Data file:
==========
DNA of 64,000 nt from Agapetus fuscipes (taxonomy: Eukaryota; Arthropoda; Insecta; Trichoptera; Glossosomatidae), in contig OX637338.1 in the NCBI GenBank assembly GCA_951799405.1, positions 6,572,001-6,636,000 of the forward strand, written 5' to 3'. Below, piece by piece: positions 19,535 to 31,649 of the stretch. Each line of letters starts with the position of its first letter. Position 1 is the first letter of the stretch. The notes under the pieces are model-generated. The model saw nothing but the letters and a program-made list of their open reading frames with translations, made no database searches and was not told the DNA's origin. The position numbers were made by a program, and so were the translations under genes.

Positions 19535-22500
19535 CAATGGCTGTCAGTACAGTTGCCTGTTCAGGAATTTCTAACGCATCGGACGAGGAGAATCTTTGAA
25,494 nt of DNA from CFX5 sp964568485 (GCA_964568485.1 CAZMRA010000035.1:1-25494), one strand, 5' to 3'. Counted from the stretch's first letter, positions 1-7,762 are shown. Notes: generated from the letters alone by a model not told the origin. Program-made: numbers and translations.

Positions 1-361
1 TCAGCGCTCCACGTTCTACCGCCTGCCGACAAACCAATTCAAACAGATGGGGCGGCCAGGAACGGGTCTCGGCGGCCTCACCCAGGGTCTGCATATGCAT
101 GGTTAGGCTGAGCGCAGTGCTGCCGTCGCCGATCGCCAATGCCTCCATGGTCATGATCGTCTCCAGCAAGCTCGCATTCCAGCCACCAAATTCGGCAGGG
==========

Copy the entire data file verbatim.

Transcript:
DNA of 64,000 nt from Agapetus fuscipes (taxonomy: Eukaryota; Arthropoda; Insecta; Trichoptera; Glossosomatidae), in contig OX637338.1 in the NCBI GenBank assembly GCA_951799405.1, positions 6,572,001-6,636,000 of the forward strand, written 5' to 3'. Below, piece by piece: positions 19,535 to 31,649 of the stretch. Each line of letters starts with the position of its first letter. Position 1 is the first letter of the stretch. The notes under the pieces are model-generated. The model saw nothing but the letters and a program-made list of their open reading frames with translations, made no database searches and was not told the DNA's origin. The position numbers were made by a program, and so were the translations under genes.

Positions 19535-22500
19535 CAATGGCTGTCAGTACAGTTGCCTGTTCAGGAATTTCTAACGCATCGGACGAGGAGAATCTTTGAA
25,494 nt of DNA from CFX5 sp964568485 (GCA_964568485.1 CAZMRA010000035.1:1-25494), one strand, 5' to 3'. Counted from the stretch's first letter, positions 1-7,762 are shown. Notes: generated from the letters alone by a model not told the origin. Program-made: numbers and translations.

Positions 1-361
1 TCAGCGCTCCACGTTCTACCGCCTGCCGACAAACCAATTCAAACAGATGGGGCGGCCAGGAACGGGTCTCGGCGGCCTCACCCAGGGTCTGCATATGCAT
101 GGTTAGGCTGAGCGCAGTGCTGCCGTCGCCGATCGCCAATGCCTCCATGGTCATGATCGTCTCCAGCAAGCTCGCATTCCAGCCACCAAATTCGGCAGGG